This article should not be used as a means of self-diagnosis. This is the story of my journey of getting a diagnosis for my severe pain. I hope to help other women seek answers from medical professionals to get the best possible outcome. I am not a doctor, nor do I play one on TV. Please see your doctor if you suffer from extreme menstrual pain.
One of the many struggles we as women are burdened with, is menstrual pain. For most, it can be a minor inconvenience once a month. But for others, it can be debilitating to the point of being bedridden for a couple of days. And the problem is knowing how much pain is normal. I was one of those dealing with excruciating pain every month. And I thought it was normal. That is until I was diagnosed recently with a very common disorder. And now I am learning what it means to be living with Endometriosis.
Unknowingly Living With Endometriosis
I had a somewhat normal menstrual cycle up until the age of 18. That was when I experienced my first ruptured cyst. At least that’s what the doctors assumed had happened. I was in so much pain that my mother took me to the Emergency Room. There the doctors did every test they could think of. They even thought it might be appendicitis. After much fuss, they determined that it was most likely a cyst that had ruptured. And then they sent me on my way with some ibuprofen. Little did I know but this pattern would repeat itself multiple times throughout my adult life.
Over the years I would have many instances of this happening. And no one ever seemed to have answers. One doctor actually labeled me a cyst maker and handed me birth control pills. At any given time I would have multiple large cysts on my ovaries. And I continued to suffer severe pain with my cycles. Most of the time people would say I was just sensitive to pain. Little did they know the level of pain I was actually experiencing. You would think a good indication was that the brief amount of hard labor I experienced giving birth to my daughter seemed like a breeze after what I had been dealing with on a monthly basis.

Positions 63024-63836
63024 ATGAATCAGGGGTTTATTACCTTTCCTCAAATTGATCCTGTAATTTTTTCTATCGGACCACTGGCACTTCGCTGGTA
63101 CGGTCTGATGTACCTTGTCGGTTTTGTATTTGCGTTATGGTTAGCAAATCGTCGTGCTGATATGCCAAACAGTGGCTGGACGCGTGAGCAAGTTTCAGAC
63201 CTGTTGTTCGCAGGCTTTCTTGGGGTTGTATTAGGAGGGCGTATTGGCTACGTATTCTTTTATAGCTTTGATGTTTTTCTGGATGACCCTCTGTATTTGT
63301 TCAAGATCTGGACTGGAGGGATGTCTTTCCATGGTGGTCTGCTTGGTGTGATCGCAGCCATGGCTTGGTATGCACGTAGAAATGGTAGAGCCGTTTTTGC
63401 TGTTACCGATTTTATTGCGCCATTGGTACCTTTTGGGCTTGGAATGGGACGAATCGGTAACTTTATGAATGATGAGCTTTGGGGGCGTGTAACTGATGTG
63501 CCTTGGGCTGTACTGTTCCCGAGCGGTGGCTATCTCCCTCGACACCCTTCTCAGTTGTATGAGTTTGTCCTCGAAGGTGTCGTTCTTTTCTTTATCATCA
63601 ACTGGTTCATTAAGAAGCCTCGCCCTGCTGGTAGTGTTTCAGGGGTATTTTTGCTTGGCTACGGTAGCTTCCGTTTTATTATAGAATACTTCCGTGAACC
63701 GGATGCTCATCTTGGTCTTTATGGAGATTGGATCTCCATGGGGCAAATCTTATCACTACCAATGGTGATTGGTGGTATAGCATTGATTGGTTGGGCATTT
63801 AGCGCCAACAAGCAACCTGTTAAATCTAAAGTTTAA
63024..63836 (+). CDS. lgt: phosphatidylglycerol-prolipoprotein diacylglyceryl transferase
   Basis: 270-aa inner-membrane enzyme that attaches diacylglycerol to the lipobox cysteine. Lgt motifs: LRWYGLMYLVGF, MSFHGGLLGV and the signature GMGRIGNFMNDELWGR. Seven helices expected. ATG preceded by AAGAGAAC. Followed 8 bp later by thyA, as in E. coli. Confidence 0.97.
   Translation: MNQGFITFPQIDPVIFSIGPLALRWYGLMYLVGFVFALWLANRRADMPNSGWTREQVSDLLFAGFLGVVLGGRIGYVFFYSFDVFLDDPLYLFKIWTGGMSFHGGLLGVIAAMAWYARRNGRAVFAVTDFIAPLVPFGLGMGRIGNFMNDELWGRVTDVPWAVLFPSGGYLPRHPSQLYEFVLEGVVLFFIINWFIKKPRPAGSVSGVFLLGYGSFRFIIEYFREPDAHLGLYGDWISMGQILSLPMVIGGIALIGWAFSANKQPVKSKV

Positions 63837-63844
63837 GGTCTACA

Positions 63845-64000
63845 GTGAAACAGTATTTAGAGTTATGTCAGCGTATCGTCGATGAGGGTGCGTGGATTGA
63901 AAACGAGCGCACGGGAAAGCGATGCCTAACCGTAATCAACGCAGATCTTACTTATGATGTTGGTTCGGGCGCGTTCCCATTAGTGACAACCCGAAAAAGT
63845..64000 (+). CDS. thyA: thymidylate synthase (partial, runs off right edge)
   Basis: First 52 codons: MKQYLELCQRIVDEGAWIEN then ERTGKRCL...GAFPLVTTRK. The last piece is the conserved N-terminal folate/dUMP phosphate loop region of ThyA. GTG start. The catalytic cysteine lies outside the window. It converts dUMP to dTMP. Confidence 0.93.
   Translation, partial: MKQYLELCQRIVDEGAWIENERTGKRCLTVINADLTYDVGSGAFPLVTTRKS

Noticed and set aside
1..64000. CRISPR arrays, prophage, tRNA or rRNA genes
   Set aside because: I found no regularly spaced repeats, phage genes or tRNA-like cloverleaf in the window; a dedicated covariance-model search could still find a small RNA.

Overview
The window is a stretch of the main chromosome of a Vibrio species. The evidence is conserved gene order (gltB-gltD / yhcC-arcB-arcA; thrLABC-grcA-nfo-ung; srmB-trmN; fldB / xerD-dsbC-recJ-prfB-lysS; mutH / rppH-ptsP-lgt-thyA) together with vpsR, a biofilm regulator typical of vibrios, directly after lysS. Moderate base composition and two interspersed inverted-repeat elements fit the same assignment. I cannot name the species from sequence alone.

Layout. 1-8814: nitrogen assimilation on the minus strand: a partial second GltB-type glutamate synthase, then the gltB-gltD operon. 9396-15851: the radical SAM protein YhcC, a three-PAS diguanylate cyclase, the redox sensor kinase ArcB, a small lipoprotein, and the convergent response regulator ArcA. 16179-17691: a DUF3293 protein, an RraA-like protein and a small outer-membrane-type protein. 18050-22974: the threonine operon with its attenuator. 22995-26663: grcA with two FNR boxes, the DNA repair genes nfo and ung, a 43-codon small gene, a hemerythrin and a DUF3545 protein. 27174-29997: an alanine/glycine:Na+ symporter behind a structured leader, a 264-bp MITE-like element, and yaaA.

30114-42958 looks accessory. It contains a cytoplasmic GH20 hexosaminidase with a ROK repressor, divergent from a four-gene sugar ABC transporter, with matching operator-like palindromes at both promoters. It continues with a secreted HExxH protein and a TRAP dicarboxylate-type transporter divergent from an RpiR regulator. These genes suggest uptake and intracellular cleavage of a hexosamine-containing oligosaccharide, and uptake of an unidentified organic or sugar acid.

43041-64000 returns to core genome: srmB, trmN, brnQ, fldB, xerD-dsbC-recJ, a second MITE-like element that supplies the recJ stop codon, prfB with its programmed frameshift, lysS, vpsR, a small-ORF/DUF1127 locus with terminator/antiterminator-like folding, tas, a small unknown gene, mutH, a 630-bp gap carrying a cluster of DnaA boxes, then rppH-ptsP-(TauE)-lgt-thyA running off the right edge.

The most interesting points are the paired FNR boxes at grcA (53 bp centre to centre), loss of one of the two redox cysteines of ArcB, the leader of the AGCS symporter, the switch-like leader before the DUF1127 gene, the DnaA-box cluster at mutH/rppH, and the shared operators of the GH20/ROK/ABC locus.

After much frustration and no answers, I resigned myself to the idea that this was just my lot in life. If I had only known then what I know now. There are symptoms of a normal cycle and mine were definitely not normal. I wouldn’t find out until I was in my 40’s that I was living with endometriosis.
What is a Normal Amount of Menstrual Pain?
Pain is very hard to use as a diagnostic tool sometimes. Because everyone experiences pain differently. And it is basically a subjective feeling. What might be excruciatingly painful for one person, could just be mildly uncomfortable for someone else. So how do you know when you should see your doctor about menstrual pain? First, let’s look at what a normal period should be like. (symptoms vary from woman to woman but should be somewhat within this range.)
Normal Menstrual Symptoms
- A normal cycle lasts on average 28 days (from first day of bleeding to next period) with 3-5 days of bleeding: This can vary depending on your age. A healthy adult female should not be skipping cycles unless she has been ill, under abnormal stress, highly physically active, on certain medications, or is pregnant.
- Pain: Tender or swollen breasts, mild back ache, abdominal cramping (should feel no stronger then gas pain), aching joints, headache, or muscle aches. The pain should be a mild inconvenience and not something that keeps you bed ridden or interrupts your normal routine. Pain should be relieved by taking pain meds.
- Low-energy: You might feel a little more worn out then normal. A good cup of coffee or a short nap should remedy your sleepiness.
- Diarrhea: It is uncertain why this happens during a woman’s period. Some studies suggest it is due to a chemical that is released to assist with the shedding of the uterine lining.
- Bloating: You might notice your jeans fit a little tighter than usual. Hence, why most women live in sweats around this time.
- Acne: A couple of zits before you start your period is pretty normal. I feel like this is the only symptom I experience that is actually normal.
- Normal Bleeding: You should experience some heavy bleeding the first couple days of your cycle and it should taper off after a day or two.
Menstrual Symptoms That Are Abnormal
- Skipping Periods or periods that last longer or shorter than normal: As mentioned above there are only a few reasons a normally healthy woman would miss a period. If you also find your time of the month is super short (1-2 days) or excessively long (more than 5 days). You should mention it to your doctor.
- Pain: Normally you should not be experiencing pain that lasts beyond the day before/first day of your period. Your pain shouldn’t continue after taking pain meds. The pain should not exceed a dull ache or anything more than something like typical gas pain. If you experience extreme pain accompanied by any shock symptoms go to the ER or Urgent Care.
- Constant feeling of fatigue: There’s a difference from feeling slightly tired during your period and feeling exhausted all the time. It could honestly be a symptom of many things. And should not be ignored.
- Excessive or Heavy Bleeding: If you are having to change your pad or tampon after 2 hours, that is too much. You should typically only need to change one every 3 to 4 hours (not because it’s full).
- Nausea or Vomiting: You should not be experiencing nausea or vomiting during a normal menstrual cycle.
- Leg Pain: For me this usually manifests as restless leg syndrome. But leg pain during your cycle can be a symptom of something else.